A standardized mapping of natural drainage basins in Connecticut was completed in 1981 by the Connecticut Department of Environmental Protection (DEP). This drainage basin system divided Connecticut into 8 major basins, 45 regional basins, 337 subregional basins, 2,898 local basins, and 7,067 small drainage basin areas. The statewide mapping of natural drainage basins established a hierarchical system of basins based on drainage area size with large major basins subdivided into regional basins, regional basins subdivided into subregional basins, subregional basins subdivided into local basins, and local basins subdivided into smaller and more numerous drainage basin areas. Connecticut Drainage Basins is the most detailed delineation of natural drainage basins available on a statewide basis for Connecticut. It includes watersheds for Connecticut rivers, streams, brooks, lakes, reservoirs and ponds included on 1:24,000-scale 7.5 minute topographic quadrangle maps published by the U.S. Geological Survey (USGS) between 1969 and 1984. These basin units include smaller watersheds that drain into many of the small streams and ponds in Connecticut. These basin areas are the building blocks for the larger local, subregional, regional and major drainage basins defined by DEP. The Center for Land use Education and Research (CLEAR) at the University of Connecticut clipped these basins to the state boundary and using the 2012 statewide impervious cover dataset, calculated the area and percent of each of the three classes of impervious cover. Statistics are available per basin feature as attributes of the dataset.
Impervious Cover by Watershed Basin includes 6,953 drainage basin areas with an average size of approximately 1 square mile and make up, in order of increasing size the larger local, subregional, regional, and major drainage basin areas. Basins that cross the state jurisdiction line have been clipped to the state of Connecticut boundary. Each drainage basin is assigned a full basin number (BASIN_NO) that uniquely identifies each basin. There length of the number can be up to 13 characters long, depending on stream order of the basin. Examples include 6000-00-1+*, 4300-00-1+L1, and 6002-00-2-R1. The first digit (column 1) designates the major basin, the first two digits (columns 1-2) designate the regional basin, the first 4 digits (columns 1-4) designate the subregional basin, and the first seven digits (columns 1-7) designate the local basin. The basin number includes a few codes at the end. An asterisk sign (*) denotes a headwater basin containing a delineated impoundment into which a delineated drainage basin outlets. The letter L (for lake) denotes a reach-impoundment identifier for an impoundment basin and is followed by the reach-impoundment number. The letter R (for reach) denotes a reach-impoundment identifier for a stream reach basin and is followed by the reach-impoundment number. Refer to the Connecticut Drainage Basins GIS metadata for more information about drainage basin numbers.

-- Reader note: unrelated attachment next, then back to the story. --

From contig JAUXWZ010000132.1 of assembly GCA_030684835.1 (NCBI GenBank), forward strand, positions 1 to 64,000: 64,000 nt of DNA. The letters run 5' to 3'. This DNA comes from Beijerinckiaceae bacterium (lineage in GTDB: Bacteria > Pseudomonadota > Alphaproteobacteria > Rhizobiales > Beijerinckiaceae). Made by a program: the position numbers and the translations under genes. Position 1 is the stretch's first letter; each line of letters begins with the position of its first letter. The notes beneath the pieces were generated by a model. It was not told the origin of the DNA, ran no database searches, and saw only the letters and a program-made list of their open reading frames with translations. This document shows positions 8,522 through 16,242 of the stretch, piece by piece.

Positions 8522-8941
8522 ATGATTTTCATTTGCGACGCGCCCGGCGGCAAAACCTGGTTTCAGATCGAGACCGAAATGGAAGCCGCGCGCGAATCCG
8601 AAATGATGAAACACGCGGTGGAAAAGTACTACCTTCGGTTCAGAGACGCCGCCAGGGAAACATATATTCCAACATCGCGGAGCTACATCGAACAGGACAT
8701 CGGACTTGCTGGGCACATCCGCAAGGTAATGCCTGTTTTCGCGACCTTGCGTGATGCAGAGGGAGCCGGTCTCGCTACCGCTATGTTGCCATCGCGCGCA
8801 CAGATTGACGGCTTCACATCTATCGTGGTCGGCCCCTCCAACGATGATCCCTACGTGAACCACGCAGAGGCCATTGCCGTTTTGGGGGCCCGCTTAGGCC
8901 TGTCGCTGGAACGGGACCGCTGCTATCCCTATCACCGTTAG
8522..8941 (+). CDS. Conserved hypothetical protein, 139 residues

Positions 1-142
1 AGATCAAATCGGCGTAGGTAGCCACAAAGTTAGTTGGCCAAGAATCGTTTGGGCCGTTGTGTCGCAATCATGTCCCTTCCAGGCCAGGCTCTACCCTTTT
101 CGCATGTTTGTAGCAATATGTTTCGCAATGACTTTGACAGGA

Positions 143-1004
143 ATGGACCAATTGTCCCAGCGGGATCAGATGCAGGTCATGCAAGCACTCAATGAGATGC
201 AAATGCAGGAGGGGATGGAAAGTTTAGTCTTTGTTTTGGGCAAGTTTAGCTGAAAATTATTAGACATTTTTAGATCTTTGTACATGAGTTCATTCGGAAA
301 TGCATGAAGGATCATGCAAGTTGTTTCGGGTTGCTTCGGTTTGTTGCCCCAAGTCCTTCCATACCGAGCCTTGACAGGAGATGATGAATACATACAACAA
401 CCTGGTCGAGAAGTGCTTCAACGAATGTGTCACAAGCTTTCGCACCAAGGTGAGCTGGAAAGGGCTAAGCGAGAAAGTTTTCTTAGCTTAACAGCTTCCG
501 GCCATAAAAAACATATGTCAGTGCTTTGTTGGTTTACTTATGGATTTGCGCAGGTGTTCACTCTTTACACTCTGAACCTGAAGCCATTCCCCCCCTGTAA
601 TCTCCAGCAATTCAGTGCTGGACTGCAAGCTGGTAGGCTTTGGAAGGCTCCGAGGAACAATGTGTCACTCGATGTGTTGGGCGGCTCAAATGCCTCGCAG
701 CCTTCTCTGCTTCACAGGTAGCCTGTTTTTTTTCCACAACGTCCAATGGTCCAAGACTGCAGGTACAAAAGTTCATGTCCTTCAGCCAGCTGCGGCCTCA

Area and percent impervious area has been calculated for each of the 6,953 watershed basins using the 2012 statewide, 1-foot impervious cover dataset. Values for impervious area are included in the attributes of this dataset. Percent and Area (acres) have been calculated for total impervious cover as well as for three categories: buildings, roads, and other impervious. These data were created to support Connecticut municipalities that are required to comply with the State of Connecticut's General Permit for the Discharge of Stormwater from Small Municipal Separate Storm Sewer Systems (MS4).
This dataset was created to support Connecticut municipalities that are required to comply with the State of Connecticut's General Permit for the Discharge of Stormwater from Small Municipal Separate Storm Sewer Systems (MS4). Learn more about the MS4 General Permit on the Connecticut MS4 Guide.
Drainage basin boundaries were manually delineated by interpreting the 10 foot contour lines and hydrography features shown on USGS 1:24,000-scale topographic quadrangle maps. The horizontal positional accuracy of this information is consistent with other 1:24,000-scale hydrography related data such as Connecticut Hydrography, Connecticut Waterbody, Connecticut Named Waterbody and Connecticut Surface Water Quality Classification. Only limited field checking was conducted to verify the location of these basin boundaries. Basin boundaries may not be accurate in areas that have been diked for flood control, upland wetland and reservoirs having outlets into two basins, and areas where topographic mapping is not up to date, is inaccurate, or is not detailed enough to adequately define local drainage. Residential and commercial development, highway construction, and other changes to the landscape may have resulted in local modifications to the natural drainage pattern since the time these basin boundaries were delineated.